Attorney General Wants Changes to Federal Drug Sentences

August 15, 2013

Attorney General Eric Holder wants to change the federal sentencing guidelines. More specifically, it appears as if he wants to do away with lengthy mandatory sentences relating to drug cases. In an announcement, Holder expressed his desire to do away with these draconian sentences in an effort reduce the nation's overcrowded prisons and use precious government dollars in better ways. For years, Miami criminal defense attorneys have complained mostly to each other that the mandatory sentences were unfair and too harsh. If Holder gets his way, the federal criminal justice system with respect to drug cases will undergo changes not seen since the war on drugs was declared in the 80's.

Holder's first step to making the change was to instruct federal prosecutors to stop charging non-violent drug offenders under federal statutes that carry mandatory sentences. He is also proposing legislative changes that gives federal judges more latitude in sentencing in drug cases. The growing prison rate which now exceeds 219,000 inmates is operating at more than 40% above capacity. An 800% increase in federal inmate population is causing prisons to operate inefficiently. Almost 50% of the inmates are being held for drug related offenses. Holder wants to reduce the number of relatively minor drug offenders by offering community service programs and drug treatment. Many politicians, both Democrats and Republicans agree with his assessment.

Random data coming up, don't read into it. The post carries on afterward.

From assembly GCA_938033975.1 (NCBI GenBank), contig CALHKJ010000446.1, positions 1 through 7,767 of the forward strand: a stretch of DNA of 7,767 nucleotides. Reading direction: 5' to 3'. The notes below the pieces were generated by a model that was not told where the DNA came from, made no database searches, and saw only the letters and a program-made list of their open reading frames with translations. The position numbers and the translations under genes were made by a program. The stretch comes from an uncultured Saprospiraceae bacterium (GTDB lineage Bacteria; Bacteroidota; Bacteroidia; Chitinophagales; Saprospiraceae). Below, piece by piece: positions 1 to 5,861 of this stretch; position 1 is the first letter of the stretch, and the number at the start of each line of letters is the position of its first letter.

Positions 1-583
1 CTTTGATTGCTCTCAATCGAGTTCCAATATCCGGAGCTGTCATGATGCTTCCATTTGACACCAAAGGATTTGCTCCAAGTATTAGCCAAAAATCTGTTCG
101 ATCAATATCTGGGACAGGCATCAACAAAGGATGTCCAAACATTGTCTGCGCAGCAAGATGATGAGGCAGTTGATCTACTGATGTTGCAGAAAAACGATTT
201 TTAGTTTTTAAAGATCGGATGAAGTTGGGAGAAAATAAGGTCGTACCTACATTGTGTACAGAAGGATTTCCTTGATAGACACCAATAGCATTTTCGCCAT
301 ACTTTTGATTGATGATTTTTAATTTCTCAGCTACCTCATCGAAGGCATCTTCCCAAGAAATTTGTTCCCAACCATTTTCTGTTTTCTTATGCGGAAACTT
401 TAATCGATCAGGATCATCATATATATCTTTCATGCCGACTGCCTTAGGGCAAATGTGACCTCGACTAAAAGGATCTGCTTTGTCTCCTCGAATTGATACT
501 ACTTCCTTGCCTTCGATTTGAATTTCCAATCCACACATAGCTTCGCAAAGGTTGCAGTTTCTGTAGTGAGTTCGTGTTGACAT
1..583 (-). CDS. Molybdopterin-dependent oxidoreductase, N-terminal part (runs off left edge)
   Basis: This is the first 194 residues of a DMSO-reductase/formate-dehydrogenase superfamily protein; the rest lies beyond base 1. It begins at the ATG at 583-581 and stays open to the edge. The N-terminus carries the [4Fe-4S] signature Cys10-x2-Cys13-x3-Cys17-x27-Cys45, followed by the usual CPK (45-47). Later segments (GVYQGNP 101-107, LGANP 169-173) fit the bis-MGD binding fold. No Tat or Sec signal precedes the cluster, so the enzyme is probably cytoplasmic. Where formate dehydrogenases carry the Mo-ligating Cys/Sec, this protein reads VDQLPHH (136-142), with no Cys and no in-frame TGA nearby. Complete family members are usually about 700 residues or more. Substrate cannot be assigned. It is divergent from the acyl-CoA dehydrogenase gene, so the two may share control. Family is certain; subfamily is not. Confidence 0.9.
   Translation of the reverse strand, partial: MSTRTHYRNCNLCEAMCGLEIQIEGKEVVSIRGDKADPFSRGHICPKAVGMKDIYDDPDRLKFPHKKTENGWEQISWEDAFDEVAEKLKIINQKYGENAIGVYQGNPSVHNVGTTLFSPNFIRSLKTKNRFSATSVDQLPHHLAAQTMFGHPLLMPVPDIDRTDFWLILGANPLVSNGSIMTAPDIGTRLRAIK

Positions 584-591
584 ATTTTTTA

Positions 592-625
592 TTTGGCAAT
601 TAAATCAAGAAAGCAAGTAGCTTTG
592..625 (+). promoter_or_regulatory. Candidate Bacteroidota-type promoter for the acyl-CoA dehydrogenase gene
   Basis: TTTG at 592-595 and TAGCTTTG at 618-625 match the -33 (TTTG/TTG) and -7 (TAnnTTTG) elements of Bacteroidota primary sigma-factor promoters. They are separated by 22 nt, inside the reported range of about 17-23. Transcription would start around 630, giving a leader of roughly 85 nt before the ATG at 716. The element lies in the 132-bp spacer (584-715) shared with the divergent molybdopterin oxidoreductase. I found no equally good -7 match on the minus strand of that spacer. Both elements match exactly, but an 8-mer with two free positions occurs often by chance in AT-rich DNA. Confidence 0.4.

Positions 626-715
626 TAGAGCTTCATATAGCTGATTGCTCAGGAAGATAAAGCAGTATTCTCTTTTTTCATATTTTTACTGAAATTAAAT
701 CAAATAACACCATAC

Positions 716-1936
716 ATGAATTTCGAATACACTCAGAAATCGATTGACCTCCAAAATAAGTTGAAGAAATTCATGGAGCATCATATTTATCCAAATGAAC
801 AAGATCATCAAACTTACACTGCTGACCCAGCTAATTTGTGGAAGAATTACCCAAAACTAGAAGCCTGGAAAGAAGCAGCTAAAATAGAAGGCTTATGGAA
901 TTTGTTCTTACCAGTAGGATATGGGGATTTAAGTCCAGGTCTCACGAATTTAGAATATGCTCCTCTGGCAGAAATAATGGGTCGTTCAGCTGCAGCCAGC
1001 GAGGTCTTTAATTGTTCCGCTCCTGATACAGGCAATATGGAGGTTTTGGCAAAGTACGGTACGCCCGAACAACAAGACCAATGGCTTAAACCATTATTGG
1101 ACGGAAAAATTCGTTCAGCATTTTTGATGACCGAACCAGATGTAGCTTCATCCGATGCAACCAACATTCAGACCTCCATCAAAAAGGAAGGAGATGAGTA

Proponents of Holder's position believe that his plans could lead to significant improvements. Minorities would stand the most to gain as African-Americans account for almost 30% of the drug cases that go through the federal justice system. Hispanics account for about 40% of the federal drug cases. Similar measures in the state criminal justice system would reduce significantly over-bloated state and county prison populations. In many instances, the mandatory sentences for drug offenses such as heroine trafficking and trafficking in oxycodone are more burdensome in the state system than in the federal system. The U.S. Bureau of Prisons claims that there are currently 225,000 state prisoners that are in custody for drug crimes. The majority of which have no criminal history for violent crimes or high-level drug trafficking activity.

The reason for Holder's position is that the rising costs for prison operations is severely reducing the amount of money necessary to train and pay law enforcement officers and prosecutors. Holder believes that the issues regarding the state system needs to be handled by state and local governments. He has only directed that federal prosecutors create guidelines when prosecuting defendants for drug possession, drug importation or drug trafficking. The attorney general suggests that money would be better utilized for treatment and supervision rather than incarceration. The director of the American Civil Liberties Union and the president of the Families Against Mandatory Minimums are applauding Holder's efforts.

Holder Goes After Mandatory Federal Drug Sentences, South Florida Times Miami.com, August 15, 2013.